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Tony Travers

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Labour’s demise is a rare opportunity for councils, says LGC's columnist.

November used to be the month most directly associated with plotting Guy Fawkes and all that. But this year, August has become a plotters’ paradise, as Labour ministers and MPs manoeuvre to remove Gordon Brown. Stuck in Suffolk, the PM has attempted to look as if he is enjoying his holiday. In private, he must be spending hours on the phone trying to talk people out of rebellion.

Last week, foreign secretary David Miliband published a carefully crafted article to emphasise his position as the leading contender to succeed Brown. This week, John McDonnell has made it clear he will stand in any such race, to provide a left-wing candidate. The prime minister’s allies promise another relaunch in the autumn, though Blair loyalists are, it would appear, committed to publishing a series of pre-emptive initiatives within the next month. What a mess.

The Conservatives can watch from the sidelines as the government implodes. Having said that, Mr Brown is probably safer than he looks, given the incapacity of the Parliamentary Labour Party to dump its leaders. While the Conservatives and Liberal Democrats excel at regicide, Labour have generally been more humane.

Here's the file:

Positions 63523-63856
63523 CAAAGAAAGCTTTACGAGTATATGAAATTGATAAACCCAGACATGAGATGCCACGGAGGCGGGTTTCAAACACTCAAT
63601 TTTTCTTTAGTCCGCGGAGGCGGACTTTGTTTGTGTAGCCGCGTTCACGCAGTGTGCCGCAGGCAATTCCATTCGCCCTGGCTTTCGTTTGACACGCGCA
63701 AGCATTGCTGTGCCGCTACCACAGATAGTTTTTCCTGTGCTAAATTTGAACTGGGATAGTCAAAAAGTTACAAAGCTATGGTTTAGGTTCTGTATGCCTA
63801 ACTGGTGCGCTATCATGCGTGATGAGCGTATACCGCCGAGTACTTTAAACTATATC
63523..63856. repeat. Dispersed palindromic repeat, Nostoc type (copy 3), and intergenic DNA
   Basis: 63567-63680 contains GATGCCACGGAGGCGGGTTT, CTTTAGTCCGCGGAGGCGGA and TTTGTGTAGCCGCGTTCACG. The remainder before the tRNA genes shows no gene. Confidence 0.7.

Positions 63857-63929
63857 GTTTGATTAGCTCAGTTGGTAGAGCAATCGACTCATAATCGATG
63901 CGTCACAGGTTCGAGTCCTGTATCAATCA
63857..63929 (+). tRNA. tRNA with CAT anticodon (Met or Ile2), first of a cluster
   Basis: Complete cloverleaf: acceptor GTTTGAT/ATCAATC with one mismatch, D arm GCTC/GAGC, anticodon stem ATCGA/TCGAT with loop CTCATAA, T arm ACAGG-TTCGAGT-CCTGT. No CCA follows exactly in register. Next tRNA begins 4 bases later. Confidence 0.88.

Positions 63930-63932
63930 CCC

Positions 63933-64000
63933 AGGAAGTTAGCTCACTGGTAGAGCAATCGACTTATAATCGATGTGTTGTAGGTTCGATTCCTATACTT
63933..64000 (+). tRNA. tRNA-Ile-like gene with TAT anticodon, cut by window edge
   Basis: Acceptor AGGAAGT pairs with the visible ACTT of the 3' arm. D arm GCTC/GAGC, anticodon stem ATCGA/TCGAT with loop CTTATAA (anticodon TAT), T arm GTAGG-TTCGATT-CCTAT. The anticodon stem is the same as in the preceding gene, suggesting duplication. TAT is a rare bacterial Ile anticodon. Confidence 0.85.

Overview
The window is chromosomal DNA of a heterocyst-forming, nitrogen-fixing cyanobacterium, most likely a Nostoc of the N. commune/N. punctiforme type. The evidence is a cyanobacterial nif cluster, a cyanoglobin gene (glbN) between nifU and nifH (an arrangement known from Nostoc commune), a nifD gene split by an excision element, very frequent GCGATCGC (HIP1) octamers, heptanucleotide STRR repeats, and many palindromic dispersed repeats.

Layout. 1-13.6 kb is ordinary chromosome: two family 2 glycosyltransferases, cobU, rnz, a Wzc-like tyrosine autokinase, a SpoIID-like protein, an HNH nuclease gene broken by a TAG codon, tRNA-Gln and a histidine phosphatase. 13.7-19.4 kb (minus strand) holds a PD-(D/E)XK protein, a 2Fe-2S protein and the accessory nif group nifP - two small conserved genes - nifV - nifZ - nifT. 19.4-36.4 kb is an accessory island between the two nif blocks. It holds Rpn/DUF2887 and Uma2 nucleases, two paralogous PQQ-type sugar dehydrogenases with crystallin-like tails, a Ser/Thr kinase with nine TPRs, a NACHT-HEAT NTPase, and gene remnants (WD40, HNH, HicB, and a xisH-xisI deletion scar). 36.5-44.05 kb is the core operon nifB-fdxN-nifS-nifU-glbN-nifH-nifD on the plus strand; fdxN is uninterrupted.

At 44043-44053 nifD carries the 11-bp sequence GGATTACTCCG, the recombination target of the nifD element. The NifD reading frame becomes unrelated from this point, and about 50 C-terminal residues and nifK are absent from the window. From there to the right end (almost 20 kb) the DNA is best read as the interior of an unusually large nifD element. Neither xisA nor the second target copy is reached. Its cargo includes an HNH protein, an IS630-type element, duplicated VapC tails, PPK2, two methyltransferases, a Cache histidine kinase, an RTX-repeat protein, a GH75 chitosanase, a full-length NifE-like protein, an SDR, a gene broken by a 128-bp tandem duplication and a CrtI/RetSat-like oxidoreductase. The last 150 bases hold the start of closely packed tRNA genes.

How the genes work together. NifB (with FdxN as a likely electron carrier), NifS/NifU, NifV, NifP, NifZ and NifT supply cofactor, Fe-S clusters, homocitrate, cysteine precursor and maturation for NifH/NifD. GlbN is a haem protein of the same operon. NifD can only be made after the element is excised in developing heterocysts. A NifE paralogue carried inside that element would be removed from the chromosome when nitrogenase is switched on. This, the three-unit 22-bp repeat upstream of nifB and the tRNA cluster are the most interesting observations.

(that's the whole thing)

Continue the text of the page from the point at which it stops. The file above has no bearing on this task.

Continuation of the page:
Labour’s position in local government has turned out to be a leading indicator of Mr Brown’s current predicament. The party has lost more than half of its council seats since 1996, down from 10,929 to 5,279, and has virtually disappeared in many parts of southern England. Its equivalent vote share in this year’s local elections was 24%. On recent showings, Labour will be lucky to get 30% of the vote at the next general election.

There are opportunities for local government in all this. ‘Change’ is seen as the only way to improved electoral prospects. In the search for new ideas, ‘localism’ has a serious chance of moving forward as Mr Brown looks for new policies. Given his image as a grim Stalinist, what better way for the PM to signal a big change than a serious move towards decentralisation? Local authorities need to be sure that they, rather than unelected bodies, gain the initiative. But there is a real opportunity here.

The Conservatives and Liberal Democrats could help this process by stressing their own pro-local credentials. Labour has recently been all too willing to adopt Tory policies, so David Cameron could prod the government by strengthening his commitment to shift power downwards. The Opposition should associate the utterly centralised nature of the Labour government with its unpopularity.

Rarely has a government looked weaker than the present one. The Local Government Association and individual councils should lobby hard for what they want. The next two years offer a rare opportunity to win major concessions from Mr Brown and his colleagues. One way of signalling his government has changed for the better would be to undertake a radical shift of power away from Whitehall.

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